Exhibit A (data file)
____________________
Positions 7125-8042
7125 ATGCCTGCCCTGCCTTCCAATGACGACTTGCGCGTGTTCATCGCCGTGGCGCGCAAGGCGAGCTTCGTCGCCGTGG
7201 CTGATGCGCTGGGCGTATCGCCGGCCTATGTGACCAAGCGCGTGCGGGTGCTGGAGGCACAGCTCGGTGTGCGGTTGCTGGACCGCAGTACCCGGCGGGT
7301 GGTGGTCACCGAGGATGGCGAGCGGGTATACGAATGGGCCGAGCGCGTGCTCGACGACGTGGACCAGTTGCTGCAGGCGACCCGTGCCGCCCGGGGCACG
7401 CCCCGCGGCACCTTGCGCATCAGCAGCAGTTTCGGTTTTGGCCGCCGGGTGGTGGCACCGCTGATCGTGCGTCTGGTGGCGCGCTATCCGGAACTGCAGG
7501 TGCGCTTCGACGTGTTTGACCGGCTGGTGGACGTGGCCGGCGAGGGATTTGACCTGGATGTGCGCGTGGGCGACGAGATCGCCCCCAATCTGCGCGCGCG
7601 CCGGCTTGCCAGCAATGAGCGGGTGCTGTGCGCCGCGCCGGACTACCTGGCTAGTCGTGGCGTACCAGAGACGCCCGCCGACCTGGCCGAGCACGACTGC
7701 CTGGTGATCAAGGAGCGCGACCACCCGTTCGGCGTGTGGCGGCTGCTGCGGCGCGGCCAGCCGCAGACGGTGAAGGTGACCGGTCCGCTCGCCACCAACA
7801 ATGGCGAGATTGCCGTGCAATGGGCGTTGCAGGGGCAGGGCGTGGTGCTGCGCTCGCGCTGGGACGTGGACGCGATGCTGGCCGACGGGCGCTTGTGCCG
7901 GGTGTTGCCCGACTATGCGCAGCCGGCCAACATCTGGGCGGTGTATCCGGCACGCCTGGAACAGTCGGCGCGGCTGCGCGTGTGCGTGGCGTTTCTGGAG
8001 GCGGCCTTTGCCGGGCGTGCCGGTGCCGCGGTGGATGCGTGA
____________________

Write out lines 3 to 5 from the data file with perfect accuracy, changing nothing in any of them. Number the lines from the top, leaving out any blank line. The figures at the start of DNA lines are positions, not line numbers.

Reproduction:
7201 CTGATGCGCTGGGCGTATCGCCGGCCTATGTGACCAAGCGCGTGCGGGTGCTGGAGGCACAGCTCGGTGTGCGGTTGCTGGACCGCAGTACCCGGCGGGT
7301 GGTGGTCACCGAGGATGGCGAGCGGGTATACGAATGGGCCGAGCGCGTGCTCGACGACGTGGACCAGTTGCTGCAGGCGACCCGTGCCGCCCGGGGCACG
7401 CCCCGCGGCACCTTGCGCATCAGCAGCAGTTTCGGTTTTGGCCGCCGGGTGGTGGCACCGCTGATCGTGCGTCTGGTGGCGCGCTATCCGGAACTGCAGG